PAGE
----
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The High Life The High Life

Leading a team to an 8000m summit demands impeccable organisation, unwavering commitment, and an affinity for the otherworldly landscapes of the loftiest mountains. Jon Gupta shares his guiding experience on the world’s third highest peak. 

A dizzying, immense sense of pride hit me full force. I turned to watch the team, clients and Sherpas, celebrate together on this magnificent summit. I felt a little overwhelmed with emotions. Organising and guiding an entire expedition team on Kanchenjunga (8586m) was, without question, a career and personal highpoint for me. Unparalleled, picture perfect, and pivotal in so many ways - not just for myself, but for my team too.

Although this was my eleventh 8000m expedition, all the previous ones had been on a one-to-one basis and so I hadn’t been required to organise much of the logistics. Instead, we had always had the luxury of joining a pre-existing expedition.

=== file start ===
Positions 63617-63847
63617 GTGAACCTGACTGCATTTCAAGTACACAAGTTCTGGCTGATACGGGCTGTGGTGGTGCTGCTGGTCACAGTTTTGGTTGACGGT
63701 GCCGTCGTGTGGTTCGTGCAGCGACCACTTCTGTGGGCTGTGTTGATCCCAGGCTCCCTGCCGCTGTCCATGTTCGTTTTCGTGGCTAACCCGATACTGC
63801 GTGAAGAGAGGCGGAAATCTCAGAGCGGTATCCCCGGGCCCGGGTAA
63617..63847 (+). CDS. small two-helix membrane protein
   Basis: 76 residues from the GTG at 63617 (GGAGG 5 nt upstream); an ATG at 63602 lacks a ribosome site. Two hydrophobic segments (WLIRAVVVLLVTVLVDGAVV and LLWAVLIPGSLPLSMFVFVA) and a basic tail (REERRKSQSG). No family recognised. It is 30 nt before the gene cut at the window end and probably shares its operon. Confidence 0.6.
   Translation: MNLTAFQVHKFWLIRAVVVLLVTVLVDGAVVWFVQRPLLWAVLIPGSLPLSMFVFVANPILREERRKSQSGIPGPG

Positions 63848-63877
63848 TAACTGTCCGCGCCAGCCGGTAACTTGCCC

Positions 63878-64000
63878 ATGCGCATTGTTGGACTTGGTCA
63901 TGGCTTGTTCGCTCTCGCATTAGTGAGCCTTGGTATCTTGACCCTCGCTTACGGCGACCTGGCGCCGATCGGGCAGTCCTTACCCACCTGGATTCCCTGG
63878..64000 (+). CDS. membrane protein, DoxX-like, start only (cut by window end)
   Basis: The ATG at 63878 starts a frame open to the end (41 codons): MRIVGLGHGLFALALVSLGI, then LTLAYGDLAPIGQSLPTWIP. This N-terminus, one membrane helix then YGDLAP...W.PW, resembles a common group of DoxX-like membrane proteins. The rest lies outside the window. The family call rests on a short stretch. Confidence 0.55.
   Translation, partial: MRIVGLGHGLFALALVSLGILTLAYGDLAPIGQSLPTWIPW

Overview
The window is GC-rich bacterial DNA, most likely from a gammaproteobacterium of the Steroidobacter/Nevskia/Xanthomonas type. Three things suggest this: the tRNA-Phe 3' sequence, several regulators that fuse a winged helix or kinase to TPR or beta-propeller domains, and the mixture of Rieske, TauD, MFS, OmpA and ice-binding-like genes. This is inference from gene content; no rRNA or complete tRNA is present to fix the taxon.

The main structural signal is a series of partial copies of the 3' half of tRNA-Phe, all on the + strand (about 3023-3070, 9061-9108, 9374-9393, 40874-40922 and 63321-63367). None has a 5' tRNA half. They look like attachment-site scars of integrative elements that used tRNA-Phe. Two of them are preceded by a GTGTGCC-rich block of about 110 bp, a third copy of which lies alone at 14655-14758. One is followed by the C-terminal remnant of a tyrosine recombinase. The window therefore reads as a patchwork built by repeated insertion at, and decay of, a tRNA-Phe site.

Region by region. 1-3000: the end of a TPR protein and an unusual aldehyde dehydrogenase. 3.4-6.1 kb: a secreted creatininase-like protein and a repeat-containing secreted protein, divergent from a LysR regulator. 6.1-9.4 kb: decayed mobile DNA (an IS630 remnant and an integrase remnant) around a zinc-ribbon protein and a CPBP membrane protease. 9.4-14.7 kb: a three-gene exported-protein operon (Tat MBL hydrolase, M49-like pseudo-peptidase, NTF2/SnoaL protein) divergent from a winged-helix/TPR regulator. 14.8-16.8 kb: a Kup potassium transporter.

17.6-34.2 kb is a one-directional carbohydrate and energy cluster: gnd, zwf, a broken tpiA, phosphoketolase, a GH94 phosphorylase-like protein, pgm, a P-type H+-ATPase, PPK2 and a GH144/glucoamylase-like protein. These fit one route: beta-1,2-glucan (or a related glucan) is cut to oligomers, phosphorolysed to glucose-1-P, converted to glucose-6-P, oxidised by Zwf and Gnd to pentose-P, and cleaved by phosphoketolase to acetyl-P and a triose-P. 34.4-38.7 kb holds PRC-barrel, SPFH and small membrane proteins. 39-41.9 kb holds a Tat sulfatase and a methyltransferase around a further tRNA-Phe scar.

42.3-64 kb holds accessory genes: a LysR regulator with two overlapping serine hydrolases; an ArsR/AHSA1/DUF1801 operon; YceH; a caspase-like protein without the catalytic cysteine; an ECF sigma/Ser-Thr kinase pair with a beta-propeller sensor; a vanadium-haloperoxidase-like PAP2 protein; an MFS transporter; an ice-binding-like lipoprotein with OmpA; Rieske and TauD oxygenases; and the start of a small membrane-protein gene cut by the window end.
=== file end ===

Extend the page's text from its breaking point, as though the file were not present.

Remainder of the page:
Consequently, I felt more invested in this trip than ever before, coupled with the significance that Kanchenjunga held to me personally thanks to my Indian ancestry.

The high-altitude world has treated me incredibly well. It has gifted me some of the best, momentous and magical opportunities which have exceeded my wildest dreams. This cold, bleak, hypoxic world doesn’t suit everyone, but it does suit me.

The simplicity and purity of high-altitude life has become my norm. Where many people flounder, I flourish. It is so far removed from the noise, bustle, and busyness of normal life. Reflecting upon this trip, it still doesn’t feel real. How long will it take for the experience to fully absorb into my fibre?

Who knows if it ever truly will… After all, much of it feels like a dream.

Ten minutes below the summit of Kanchenjunga, I slid my pack off my shoulder and clipped it to the anchor in front of me. The weather was perfect. Stealing a moment, I looked up watching a couple of my team ahead turning a rocky corner before stepping onto the final snowy summit ridge. I bowed my head with a smile of disbelief, I honestly couldn’t believe it, we were all going to make it! I pulled my goggles out the lid of my pack and swapped out my sunglasses. I could feel the emotions rising.